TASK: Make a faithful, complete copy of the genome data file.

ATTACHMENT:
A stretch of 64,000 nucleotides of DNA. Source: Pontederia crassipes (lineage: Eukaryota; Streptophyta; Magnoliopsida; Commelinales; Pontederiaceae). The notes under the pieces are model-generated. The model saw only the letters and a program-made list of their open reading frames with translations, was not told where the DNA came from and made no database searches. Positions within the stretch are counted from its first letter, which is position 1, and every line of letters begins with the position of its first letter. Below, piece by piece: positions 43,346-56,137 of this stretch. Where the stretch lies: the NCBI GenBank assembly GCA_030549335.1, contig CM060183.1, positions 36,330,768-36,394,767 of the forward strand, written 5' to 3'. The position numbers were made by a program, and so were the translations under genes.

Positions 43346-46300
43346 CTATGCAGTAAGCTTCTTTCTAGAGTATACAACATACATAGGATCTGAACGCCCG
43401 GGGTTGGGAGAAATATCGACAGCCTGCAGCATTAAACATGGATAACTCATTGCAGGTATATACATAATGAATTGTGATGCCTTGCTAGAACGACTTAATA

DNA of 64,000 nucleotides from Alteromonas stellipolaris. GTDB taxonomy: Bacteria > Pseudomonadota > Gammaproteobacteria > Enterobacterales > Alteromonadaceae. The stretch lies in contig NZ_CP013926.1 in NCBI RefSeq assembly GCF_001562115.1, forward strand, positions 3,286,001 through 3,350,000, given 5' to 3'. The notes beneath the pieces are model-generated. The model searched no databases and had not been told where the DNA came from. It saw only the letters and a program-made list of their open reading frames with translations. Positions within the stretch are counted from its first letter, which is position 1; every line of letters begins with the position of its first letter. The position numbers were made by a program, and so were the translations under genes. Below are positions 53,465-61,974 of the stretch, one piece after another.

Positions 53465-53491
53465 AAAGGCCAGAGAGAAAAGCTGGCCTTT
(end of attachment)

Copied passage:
A stretch of 64,000 nucleotides of DNA. Source: Pontederia crassipes (lineage: Eukaryota; Streptophyta; Magnoliopsida; Commelinales; Pontederiaceae). The notes under the pieces are model-generated. The model saw only the letters and a program-made list of their open reading frames with translations, was not told where the DNA came from and made no database searches. Positions within the stretch are counted from its first letter, which is position 1, and every line of letters begins with the position of its first letter. Below, piece by piece: positions 43,346-56,137 of this stretch. Where the stretch lies: the NCBI GenBank assembly GCA_030549335.1, contig CM060183.1, positions 36,330,768-36,394,767 of the forward strand, written 5' to 3'. The position numbers were made by a program, and so were the translations under genes.

Positions 43346-46300
43346 CTATGCAGTAAGCTTCTTTCTAGAGTATACAACATACATAGGATCTGAACGCCCG
43401 GGGTTGGGAGAAATATCGACAGCCTGCAGCATTAAACATGGATAACTCATTGCAGGTATATACATAATGAATTGTGATGCCTTGCTAGAACGACTTAATA

DNA of 64,000 nucleotides from Alteromonas stellipolaris. GTDB taxonomy: Bacteria > Pseudomonadota > Gammaproteobacteria > Enterobacterales > Alteromonadaceae. The stretch lies in contig NZ_CP013926.1 in NCBI RefSeq assembly GCF_001562115.1, forward strand, positions 3,286,001 through 3,350,000, given 5' to 3'. The notes beneath the pieces are model-generated. The model searched no databases and had not been told where the DNA came from. It saw only the letters and a program-made list of their open reading frames with translations. Positions within the stretch are counted from its first letter, which is position 1; every line of letters begins with the position of its first letter. The position numbers were made by a program, and so were the translations under genes. Below are positions 53,465-61,974 of the stretch, one piece after another.

Positions 53465-53491
53465 AAAGGCCAGAGAGAAAAGCTGGCCTTT